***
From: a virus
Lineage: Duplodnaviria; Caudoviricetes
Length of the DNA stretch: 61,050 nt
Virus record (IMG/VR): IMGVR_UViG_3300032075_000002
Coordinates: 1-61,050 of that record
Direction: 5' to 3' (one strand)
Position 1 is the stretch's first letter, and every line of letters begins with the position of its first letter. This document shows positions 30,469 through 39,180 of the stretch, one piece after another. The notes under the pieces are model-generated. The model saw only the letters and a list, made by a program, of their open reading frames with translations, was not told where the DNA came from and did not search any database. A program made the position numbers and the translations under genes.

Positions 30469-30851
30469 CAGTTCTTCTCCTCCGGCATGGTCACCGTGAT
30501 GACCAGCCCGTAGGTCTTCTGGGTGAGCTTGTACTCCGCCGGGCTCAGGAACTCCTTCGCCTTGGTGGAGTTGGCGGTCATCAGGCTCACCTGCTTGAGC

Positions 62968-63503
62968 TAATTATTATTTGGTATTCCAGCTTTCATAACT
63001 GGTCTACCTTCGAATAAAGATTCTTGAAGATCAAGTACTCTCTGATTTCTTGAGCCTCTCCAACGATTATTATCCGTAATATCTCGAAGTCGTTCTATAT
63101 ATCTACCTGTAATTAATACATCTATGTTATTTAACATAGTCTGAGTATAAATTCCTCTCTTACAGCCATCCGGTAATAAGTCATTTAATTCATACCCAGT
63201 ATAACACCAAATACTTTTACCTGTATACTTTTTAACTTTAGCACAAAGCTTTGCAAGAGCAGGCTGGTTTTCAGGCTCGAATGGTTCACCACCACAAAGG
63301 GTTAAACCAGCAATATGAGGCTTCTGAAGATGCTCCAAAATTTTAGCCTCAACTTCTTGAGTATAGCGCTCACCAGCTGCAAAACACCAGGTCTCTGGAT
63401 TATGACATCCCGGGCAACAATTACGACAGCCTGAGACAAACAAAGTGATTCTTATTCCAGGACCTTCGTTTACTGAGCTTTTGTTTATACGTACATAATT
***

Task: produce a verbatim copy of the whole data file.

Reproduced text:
From: a virus
Lineage: Duplodnaviria; Caudoviricetes
Length of the DNA stretch: 61,050 nt
Virus record (IMG/VR): IMGVR_UViG_3300032075_000002
Coordinates: 1-61,050 of that record
Direction: 5' to 3' (one strand)
Position 1 is the stretch's first letter, and every line of letters begins with the position of its first letter. This document shows positions 30,469 through 39,180 of the stretch, one piece after another. The notes under the pieces are model-generated. The model saw only the letters and a list, made by a program, of their open reading frames with translations, was not told where the DNA came from and did not search any database. A program made the position numbers and the translations under genes.

Positions 30469-30851
30469 CAGTTCTTCTCCTCCGGCATGGTCACCGTGAT
30501 GACCAGCCCGTAGGTCTTCTGGGTGAGCTTGTACTCCGCCGGGCTCAGGAACTCCTTCGCCTTGGTGGAGTTGGCGGTCATCAGGCTCACCTGCTTGAGC

Positions 62968-63503
62968 TAATTATTATTTGGTATTCCAGCTTTCATAACT
63001 GGTCTACCTTCGAATAAAGATTCTTGAAGATCAAGTACTCTCTGATTTCTTGAGCCTCTCCAACGATTATTATCCGTAATATCTCGAAGTCGTTCTATAT
63101 ATCTACCTGTAATTAATACATCTATGTTATTTAACATAGTCTGAGTATAAATTCCTCTCTTACAGCCATCCGGTAATAAGTCATTTAATTCATACCCAGT
63201 ATAACACCAAATACTTTTACCTGTATACTTTTTAACTTTAGCACAAAGCTTTGCAAGAGCAGGCTGGTTTTCAGGCTCGAATGGTTCACCACCACAAAGG
63301 GTTAAACCAGCAATATGAGGCTTCTGAAGATGCTCCAAAATTTTAGCCTCAACTTCTTGAGTATAGCGCTCACCAGCTGCAAAACACCAGGTCTCTGGAT
63401 TATGACATCCCGGGCAACAATTACGACAGCCTGAGACAAACAAAGTGATTCTTATTCCAGGACCTTCGTTTACTGAGCTTTTGTTTATACGTACATAATT